Moving Through Transitions – Lesson 5 – It’s only extra!


It’s only extra!

Lesson 5 of 9 Lessons I Learned from Mom about How to Meet Transitions with Grace.

Pieces of furniture and clothes were moved from mom’s home into an independent living facility. Before her transition, we asked what she wanted us to do with the furniture.

She replied, with acceptance for the way things were, “It doesn’t matter, it’s only extra!”

That was quite a positive statement for someone, who like most of us in one way or another, has a penchant for holding onto things and to the specific way, we want things to be.

A small example is one time when helping her clean up after dinner. I asked what she wanted me to do with a small number of vegetables, “Do you want me to throw this out now, or would you like me to wait a week and throw it out then?

She looked at me and started to seriously consider this. Then, she paused and laughed. So did I. Can you relate?

Transitions are made easier when we lighten our load, physically, mentally, and emotionally.

Many of us tend to hold onto material things, some, with a white-knuckle grip! Want a bird’s eye view? check out your junk drawer, closets, cubby-holes, garages, and cars!

People in the emotional throes of change, look perplexed when it is suggested they weed out what is “only extra” as if that might help their situation.

It is however a good practice. Our attention goes to what is incomplete and what is unnecessary becomes a distraction and weighs us down. Weeding through our stuff also clears the mind and makes room for the new.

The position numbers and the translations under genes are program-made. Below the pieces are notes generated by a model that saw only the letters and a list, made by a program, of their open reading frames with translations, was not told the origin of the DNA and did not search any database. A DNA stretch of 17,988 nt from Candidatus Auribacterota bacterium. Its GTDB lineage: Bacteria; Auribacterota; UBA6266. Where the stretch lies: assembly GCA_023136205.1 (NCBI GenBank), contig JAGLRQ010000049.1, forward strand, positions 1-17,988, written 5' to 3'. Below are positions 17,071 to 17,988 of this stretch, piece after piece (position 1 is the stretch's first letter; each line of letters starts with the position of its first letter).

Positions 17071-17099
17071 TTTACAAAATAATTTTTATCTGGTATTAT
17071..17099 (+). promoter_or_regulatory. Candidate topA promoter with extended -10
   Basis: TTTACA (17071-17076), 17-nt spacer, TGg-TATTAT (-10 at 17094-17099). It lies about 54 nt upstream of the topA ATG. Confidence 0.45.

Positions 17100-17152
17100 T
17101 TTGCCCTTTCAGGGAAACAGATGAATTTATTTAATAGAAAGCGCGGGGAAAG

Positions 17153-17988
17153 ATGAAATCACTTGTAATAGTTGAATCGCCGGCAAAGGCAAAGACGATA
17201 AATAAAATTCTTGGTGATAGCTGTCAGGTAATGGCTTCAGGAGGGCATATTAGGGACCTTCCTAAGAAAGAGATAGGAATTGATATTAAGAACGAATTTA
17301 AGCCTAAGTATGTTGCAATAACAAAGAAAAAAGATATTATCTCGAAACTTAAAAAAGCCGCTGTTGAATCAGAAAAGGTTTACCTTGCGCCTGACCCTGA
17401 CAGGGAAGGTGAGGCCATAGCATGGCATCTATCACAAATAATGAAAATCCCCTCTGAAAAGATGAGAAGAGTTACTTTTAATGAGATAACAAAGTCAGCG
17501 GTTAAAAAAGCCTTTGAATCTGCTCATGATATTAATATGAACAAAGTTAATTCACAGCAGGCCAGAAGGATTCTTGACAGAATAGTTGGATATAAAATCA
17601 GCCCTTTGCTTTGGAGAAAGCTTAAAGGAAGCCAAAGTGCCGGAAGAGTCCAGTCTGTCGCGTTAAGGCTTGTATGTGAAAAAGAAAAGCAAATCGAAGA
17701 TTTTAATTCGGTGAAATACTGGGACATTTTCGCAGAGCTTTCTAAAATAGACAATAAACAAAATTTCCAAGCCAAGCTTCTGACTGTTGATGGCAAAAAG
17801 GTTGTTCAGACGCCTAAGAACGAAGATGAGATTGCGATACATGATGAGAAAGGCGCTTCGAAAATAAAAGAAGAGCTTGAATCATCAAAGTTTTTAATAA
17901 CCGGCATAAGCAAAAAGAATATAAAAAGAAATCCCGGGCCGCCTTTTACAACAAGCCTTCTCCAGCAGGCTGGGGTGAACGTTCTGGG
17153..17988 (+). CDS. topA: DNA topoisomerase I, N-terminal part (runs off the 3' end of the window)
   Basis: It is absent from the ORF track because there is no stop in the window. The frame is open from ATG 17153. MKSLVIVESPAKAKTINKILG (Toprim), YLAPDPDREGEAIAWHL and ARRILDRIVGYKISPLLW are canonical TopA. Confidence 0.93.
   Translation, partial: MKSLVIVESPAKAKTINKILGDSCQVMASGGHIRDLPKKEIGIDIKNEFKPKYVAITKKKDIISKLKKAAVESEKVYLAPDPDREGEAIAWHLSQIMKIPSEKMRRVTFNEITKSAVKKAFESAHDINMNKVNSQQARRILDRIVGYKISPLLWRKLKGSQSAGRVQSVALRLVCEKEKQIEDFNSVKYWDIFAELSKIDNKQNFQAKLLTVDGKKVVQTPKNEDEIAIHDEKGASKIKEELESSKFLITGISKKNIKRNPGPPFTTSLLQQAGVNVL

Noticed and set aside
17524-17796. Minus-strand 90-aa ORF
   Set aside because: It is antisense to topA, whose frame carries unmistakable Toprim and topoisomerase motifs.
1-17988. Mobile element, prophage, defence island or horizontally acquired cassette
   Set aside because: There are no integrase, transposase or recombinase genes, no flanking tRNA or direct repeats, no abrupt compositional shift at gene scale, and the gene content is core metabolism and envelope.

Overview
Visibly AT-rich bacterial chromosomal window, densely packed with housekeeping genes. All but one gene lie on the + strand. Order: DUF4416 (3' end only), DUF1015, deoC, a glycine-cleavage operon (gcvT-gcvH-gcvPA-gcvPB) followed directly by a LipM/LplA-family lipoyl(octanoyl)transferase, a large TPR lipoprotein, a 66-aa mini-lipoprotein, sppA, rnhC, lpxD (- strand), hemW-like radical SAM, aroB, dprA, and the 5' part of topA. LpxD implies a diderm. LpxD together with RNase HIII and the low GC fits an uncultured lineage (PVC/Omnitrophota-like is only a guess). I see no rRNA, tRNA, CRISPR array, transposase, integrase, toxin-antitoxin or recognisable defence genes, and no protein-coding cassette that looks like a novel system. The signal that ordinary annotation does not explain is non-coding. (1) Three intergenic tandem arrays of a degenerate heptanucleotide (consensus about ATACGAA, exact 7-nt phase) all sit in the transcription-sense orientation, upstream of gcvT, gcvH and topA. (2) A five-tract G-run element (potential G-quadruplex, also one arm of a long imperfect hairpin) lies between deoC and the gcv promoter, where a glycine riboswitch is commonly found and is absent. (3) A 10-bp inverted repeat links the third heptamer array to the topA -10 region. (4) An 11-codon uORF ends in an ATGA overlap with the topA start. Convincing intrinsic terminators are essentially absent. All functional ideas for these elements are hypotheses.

In addition to sorting material possessions, sorting through emotions is also helpful when seeking to create poise in transitions.

Elizabeth Kubler-Ross years ago introduced a model many have applied to the emotional adaptation during transitions.  According to her model, the five emotional states we experience are—denial, anger, bargaining, depression, and finally, acceptance.

Her model helps us to put our experiences into perspective—that we are not alone in our responses, and that there is light at the end of it.

 During mom’s transition, she released her need to hold onto much material “stuff” and whatever sentimental value she might have assigned to it.

Adopting, an ‘It’s only extra” mindset can help us assess what’s important, what needs attention, and what is “only extra” as we move toward acceptance.

“To every thing there is a season, and a time to every purpose under the heaven: A time to be born, and a time to die; a time to plant, and a time to pluck up that which is planted; “- Ecclesiastes 3:1-2, KJV.

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